Microsoft is porting SQL Server to Linux

Microsoft is making available a private preview of SQL Server for Linux, and plans to make the product generally available by mid-2017.

Microsoft is porting SQL Server to Linux and is making a private preview of it available to testers today, March 7.

Microsoft's plan is to make SQL Server generally available on Linux by mid-2017, said Scott Guthrie, head of Microsoft's Cloud & Enterprise business, in a blog post announcing the news. The company will offer both on-premises and cloud versions of the product.

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Guthrie's blog post mentions that SQL Server on Linux will include the Stretch Database capabilities that Microsoft is building into SQL Server 2016. It doesn't specify which other SQL Server 2016 technologies will and won't be in the Linux version.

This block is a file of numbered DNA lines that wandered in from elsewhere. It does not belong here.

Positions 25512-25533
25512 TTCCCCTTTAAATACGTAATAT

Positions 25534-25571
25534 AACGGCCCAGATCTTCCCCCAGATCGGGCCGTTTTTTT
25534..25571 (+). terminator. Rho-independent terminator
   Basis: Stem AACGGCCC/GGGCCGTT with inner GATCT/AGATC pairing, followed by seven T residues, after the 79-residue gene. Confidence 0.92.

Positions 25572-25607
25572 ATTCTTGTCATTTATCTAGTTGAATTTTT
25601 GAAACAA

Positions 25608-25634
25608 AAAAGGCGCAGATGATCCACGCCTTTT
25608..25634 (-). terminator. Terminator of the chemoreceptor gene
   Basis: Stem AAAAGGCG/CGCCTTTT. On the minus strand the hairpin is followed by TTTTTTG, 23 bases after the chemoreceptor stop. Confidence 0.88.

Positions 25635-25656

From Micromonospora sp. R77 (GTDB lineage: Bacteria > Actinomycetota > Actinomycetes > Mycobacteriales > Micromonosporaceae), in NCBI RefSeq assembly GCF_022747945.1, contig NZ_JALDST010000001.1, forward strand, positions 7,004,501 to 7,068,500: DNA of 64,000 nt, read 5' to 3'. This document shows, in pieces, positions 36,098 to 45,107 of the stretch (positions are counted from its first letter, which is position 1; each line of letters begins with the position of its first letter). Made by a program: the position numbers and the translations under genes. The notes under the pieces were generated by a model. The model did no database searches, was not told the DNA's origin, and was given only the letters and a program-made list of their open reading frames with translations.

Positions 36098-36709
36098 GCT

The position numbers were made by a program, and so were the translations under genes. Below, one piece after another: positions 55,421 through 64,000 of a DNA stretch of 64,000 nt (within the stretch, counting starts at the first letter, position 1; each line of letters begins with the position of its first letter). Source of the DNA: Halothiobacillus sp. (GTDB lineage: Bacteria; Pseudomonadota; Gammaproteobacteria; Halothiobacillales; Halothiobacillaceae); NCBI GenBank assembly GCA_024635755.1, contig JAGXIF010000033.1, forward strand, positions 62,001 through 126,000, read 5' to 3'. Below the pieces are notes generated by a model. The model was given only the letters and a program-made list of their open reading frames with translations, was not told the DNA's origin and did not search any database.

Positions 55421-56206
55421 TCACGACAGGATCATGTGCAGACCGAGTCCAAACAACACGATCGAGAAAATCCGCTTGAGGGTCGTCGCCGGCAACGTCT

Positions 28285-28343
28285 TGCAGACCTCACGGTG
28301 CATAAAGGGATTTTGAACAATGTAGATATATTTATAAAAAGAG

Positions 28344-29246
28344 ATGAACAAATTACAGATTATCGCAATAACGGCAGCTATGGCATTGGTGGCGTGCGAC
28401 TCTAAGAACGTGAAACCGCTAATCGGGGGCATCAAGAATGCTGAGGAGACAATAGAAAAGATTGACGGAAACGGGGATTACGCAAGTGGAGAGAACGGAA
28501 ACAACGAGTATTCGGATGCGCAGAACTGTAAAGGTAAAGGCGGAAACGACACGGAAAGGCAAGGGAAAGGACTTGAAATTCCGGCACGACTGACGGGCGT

Paul Cormier, President of Products and Technologies for Red Hat says that Red Hat will be offering SQL Server on Red Hat Enterprise Linux. Mark Shuttleworth, founder of Canonical, also is quoted as saying that Ubuntu developers will be able to build on SQL Server.

Update: On the page where users can apply to be part of the preview, Microsoft reveals that right now "at this time, SQL Server on Linux is available on Ubuntu or as Docker image."

A spokesperson told me: "Today, the private preview supports Ubuntu and we intend to support Red Hat Enterprise Linux as well as other platforms over time." The spokesperson also acknowledged that Microsoft won't be bringing all of the same capabilities in SQL Server 2016 to Linux; it will be just the "core relational database capabilities."

It was just last November that Microsoft and Red Hat signed a long-awaited deal to bring Red Hat Enterprise Linux to Azure. Microsoft also offers the Ubuntu, CentOS, Oracle Linux, SUSE Linux Enterprise and openSUSE, distributions hosted on Azure.

Microsoft is still working to finalize its SQL Server 2016 release. It's at the near-final Release Candidate stage at the moment, and is slated for general availability later this year.

Some folks are asking what's next to go Linux. Could it be SharePoint Server or Exchange Server? At least one analyst told the New York Times he doesn't see why not.

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